-It;will be observed that the rectangular chimney casing mounted on the roof as shown, simulates'in appearance the conventional brick chimney, and it will be seen that due to the flow of air downwardly and upwardly through the spaces between the several pipes, the outer pipe 9 is maintained relatively cool, and prevented from becoming sutficiently hot, where it comes in contact with the wooden building structure, to create a fire hazard.

In some cases, especially in warm climates, it may be desirable to mount within the chimney casing additional means for withdrawing air from the attic space. This is illustratedas consisting of'an upwardly directed motor driven fan mounted in a housing 21 set into the partition 16, this housing being provided below the fan with suitable air openings 22. When the fan is operating it is obvious that air will be drawn upwardly from the attic space and discharged above the partition 16, so that it escapes from beneath the rain cap 18.

As a modified arrangement, I may in some cases provide a conduit 23' extending downwardly from the fan housing 21 into and through the attic space as shown in Fig. 2. An inlet 24,,opening into the attic space is provided and may be controlled by a valve or damper 25, while the conduit may extend down through the ceiling intojsome room, such as bathroom or kitchen, which it is desired to ventilate, and may be controlled by a valve or damper 26. When it is desired to draw air from the attic space the valve 25 is opened and the valve 26 closed, while, if it is desired to draw air from the lower room,

the valve 25 is closed and the valve 26 opened.

What I claim is:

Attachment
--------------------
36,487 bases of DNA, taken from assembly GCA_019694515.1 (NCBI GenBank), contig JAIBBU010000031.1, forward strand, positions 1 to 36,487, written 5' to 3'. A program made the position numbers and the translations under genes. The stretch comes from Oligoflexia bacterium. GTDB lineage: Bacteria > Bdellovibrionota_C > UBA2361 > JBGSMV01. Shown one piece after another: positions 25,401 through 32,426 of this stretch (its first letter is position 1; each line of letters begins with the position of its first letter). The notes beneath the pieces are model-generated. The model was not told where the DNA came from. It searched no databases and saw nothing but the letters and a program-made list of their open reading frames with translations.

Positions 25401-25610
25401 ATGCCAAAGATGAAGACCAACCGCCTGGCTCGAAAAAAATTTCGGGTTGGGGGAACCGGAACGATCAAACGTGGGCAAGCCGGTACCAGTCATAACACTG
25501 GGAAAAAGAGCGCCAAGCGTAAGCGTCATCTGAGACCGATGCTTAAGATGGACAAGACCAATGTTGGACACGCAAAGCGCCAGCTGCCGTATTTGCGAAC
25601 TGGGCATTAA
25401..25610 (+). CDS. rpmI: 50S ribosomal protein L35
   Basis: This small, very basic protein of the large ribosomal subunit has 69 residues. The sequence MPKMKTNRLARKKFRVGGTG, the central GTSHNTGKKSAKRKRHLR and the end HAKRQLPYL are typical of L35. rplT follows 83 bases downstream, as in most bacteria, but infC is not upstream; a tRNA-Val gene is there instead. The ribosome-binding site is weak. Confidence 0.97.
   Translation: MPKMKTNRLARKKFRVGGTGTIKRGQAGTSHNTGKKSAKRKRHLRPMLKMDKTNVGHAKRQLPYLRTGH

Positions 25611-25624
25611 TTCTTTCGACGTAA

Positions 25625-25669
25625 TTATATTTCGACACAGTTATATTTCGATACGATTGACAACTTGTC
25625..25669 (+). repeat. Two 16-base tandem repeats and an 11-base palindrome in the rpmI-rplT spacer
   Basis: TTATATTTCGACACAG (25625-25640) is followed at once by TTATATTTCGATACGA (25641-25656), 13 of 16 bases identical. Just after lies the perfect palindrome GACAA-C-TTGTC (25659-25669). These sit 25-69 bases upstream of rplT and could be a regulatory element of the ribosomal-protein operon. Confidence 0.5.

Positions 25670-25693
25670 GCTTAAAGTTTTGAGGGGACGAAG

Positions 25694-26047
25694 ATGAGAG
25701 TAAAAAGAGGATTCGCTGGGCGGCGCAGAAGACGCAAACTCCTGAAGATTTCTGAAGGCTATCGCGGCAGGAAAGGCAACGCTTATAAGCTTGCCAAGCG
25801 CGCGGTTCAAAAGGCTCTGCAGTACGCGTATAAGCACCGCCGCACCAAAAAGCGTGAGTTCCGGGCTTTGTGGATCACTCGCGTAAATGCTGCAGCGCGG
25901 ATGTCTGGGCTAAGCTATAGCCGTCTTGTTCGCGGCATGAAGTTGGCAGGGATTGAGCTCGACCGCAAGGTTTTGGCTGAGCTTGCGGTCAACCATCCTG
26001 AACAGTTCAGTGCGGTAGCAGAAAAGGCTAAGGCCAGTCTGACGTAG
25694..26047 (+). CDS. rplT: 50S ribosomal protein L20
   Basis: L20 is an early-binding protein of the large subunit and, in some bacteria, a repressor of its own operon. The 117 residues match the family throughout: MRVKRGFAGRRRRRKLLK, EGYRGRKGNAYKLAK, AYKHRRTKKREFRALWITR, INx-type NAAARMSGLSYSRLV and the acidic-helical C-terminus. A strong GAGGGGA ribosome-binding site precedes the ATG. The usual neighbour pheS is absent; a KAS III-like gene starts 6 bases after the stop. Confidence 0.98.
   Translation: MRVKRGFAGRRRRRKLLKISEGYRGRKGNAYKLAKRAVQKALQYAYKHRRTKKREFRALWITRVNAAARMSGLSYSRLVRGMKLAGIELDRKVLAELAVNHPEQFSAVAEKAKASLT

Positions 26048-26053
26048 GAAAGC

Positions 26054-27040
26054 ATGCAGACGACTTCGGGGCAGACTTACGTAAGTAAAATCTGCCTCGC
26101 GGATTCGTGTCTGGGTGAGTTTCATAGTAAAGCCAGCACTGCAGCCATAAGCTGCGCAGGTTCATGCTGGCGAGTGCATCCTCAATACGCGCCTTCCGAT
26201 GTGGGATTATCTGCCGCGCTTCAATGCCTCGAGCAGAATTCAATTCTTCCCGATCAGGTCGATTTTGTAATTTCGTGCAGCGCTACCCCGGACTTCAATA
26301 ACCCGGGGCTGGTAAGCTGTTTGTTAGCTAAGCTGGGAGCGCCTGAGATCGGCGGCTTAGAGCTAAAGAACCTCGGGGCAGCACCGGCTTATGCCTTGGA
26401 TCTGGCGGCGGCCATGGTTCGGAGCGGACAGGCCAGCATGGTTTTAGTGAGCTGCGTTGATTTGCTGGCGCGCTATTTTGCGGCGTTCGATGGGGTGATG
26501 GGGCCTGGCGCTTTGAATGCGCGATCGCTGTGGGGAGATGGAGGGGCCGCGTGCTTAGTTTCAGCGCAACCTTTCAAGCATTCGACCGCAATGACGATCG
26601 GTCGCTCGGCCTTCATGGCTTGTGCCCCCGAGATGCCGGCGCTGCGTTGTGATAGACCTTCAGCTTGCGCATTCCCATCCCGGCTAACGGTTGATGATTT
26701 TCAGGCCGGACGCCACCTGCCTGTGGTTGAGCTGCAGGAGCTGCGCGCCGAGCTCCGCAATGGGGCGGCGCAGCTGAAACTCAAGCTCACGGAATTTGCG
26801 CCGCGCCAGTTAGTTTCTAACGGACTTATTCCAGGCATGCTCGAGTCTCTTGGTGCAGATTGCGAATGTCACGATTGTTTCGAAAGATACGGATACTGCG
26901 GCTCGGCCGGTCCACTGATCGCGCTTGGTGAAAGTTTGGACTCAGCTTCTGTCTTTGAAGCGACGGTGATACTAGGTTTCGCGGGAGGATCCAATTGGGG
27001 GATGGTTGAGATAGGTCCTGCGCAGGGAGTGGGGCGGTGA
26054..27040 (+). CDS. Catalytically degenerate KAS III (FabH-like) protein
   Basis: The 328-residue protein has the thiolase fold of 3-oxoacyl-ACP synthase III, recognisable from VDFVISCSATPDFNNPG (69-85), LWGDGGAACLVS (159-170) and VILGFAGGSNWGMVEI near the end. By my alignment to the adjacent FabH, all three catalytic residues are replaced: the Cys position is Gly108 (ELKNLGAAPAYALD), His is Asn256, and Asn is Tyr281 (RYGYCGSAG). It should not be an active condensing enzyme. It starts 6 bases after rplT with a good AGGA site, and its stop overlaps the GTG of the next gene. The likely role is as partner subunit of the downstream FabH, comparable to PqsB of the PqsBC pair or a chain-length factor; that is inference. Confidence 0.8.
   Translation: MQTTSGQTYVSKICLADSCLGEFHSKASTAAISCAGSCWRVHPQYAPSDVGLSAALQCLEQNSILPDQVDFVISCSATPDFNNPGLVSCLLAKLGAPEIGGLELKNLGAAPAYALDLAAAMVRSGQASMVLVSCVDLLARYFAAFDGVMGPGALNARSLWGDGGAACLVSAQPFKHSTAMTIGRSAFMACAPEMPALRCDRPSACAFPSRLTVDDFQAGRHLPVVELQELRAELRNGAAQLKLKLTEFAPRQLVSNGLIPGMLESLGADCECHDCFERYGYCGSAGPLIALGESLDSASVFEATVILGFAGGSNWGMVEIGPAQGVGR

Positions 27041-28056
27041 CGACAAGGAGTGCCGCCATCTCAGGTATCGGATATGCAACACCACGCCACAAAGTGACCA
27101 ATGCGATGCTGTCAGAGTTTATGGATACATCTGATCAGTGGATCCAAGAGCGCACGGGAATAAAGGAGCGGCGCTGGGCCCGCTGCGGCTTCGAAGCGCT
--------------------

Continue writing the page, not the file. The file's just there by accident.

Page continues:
1 In a building construction, the combination with a roof having an opening, of a smoke pipe extending downwardly from said opening into the building, an intermediate pipe surrounding and spaced from said smoke pipe and extending substantially above the upper end thereof, an imperforate outer pipe surrounding and spaced from said intermediate pipe, the upper end of said outer pipe terminating at a point well below the upper end of said intermediate pipe and the lower end of said outer pipe extending below the lower end of said intermediate pipe and being sealed to said smoke pipe, means at the lower end of said intermediate pipe establishing a passageway between the space between .said intermediate and outer'pipes and the space between said intermediate and V smoke pipes, a chimney casing, rectangular in cross-section, supported on and projecting above said roof, said casing. covering said opening and extending above the upper ends of said intermediate pipe, and said casing having openings in its side wall at a point above the upper end of said outer pipe and below the upper end of said intermediate pipe, through which openings outside air may enter the upper open end of said outside pipe and flow downwardly through the annular space between said outside and said intermediate pipes, and thence through said passageway at the lower end of said intermediate pipe into the annular space between said intermediate pipe and said smoke pipe, and means for preventing outside air from entering the space between said intermediate and outer pipes except through said openings in the side Wall of the chimney casing, and an anti-down draft rain cap mounted at the top of the chimney casing and supported in spaced relation thereto.